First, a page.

Encountering curves in the road

Alcohol is a sedative. When it reaches your brain, it slows the transmission of impulses between nerve cells that control your ability to think and move. That's why your thinking may be fuzzy, your judgment impaired, your tongue twisted, your vision blurred, and your muscles rubbery.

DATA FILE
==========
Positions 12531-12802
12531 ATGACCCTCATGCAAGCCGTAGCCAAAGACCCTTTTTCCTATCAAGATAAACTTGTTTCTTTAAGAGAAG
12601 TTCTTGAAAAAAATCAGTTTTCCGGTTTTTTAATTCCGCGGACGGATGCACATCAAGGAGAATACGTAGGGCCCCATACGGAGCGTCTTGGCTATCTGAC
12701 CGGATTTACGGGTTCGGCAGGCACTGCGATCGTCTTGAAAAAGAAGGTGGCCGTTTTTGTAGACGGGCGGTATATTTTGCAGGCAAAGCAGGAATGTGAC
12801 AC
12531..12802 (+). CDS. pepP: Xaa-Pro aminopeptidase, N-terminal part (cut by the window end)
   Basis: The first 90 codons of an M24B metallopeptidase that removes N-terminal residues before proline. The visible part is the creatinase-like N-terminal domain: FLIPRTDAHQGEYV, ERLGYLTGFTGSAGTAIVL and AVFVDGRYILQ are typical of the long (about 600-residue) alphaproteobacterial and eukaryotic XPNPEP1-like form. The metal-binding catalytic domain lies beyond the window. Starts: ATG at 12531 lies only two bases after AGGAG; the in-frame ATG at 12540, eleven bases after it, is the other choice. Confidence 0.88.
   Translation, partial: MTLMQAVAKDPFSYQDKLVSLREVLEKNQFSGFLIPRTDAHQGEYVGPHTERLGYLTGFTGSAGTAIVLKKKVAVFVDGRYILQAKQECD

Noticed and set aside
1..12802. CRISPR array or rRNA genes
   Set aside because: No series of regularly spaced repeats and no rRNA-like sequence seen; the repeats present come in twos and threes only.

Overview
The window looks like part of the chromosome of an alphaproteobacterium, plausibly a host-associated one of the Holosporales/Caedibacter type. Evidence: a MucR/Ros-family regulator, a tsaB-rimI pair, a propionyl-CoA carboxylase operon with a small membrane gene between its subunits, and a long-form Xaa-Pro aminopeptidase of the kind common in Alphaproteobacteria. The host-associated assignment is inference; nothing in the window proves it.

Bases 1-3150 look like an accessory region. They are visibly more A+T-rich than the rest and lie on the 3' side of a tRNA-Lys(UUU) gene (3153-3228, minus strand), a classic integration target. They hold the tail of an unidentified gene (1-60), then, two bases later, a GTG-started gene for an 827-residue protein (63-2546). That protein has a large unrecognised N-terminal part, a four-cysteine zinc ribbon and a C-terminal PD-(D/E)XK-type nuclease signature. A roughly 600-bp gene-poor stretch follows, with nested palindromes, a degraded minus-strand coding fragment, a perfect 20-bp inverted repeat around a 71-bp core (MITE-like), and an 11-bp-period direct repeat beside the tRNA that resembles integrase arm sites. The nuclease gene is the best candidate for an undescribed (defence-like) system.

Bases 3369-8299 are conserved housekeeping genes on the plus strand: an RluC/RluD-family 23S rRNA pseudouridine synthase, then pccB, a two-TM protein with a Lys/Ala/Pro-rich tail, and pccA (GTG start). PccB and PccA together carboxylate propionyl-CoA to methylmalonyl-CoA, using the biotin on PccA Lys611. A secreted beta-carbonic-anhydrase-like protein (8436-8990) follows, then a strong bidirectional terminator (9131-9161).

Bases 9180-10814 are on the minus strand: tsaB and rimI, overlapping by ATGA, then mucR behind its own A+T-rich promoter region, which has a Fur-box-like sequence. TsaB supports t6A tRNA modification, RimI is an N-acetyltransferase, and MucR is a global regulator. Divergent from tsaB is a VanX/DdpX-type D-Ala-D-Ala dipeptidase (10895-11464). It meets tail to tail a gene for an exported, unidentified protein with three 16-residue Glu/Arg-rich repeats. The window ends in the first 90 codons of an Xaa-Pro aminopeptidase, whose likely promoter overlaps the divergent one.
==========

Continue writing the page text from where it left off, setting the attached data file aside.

Do you feel a sudden urge to urinate? Alcohol reduces your brain's production of antidiuretic hormones, chemicals that keep you from making too much urine. You may lose lots of liquid, plus vitamins and minerals. You also grow very thirsty, and your urine may smell faintly of alcohol. This cycle continues as long as you have alcohol circulating in your blood, or in other words, until your liver can manage to produce enough ADH to metabolize all the alcohol you've consumed. How long is that? Most people need an hour to metabolize the amount of alcohol (K ounce) in one drink. But that's an average: Some people have alcohol circulating in their blood for up to three hours after taking a drink.

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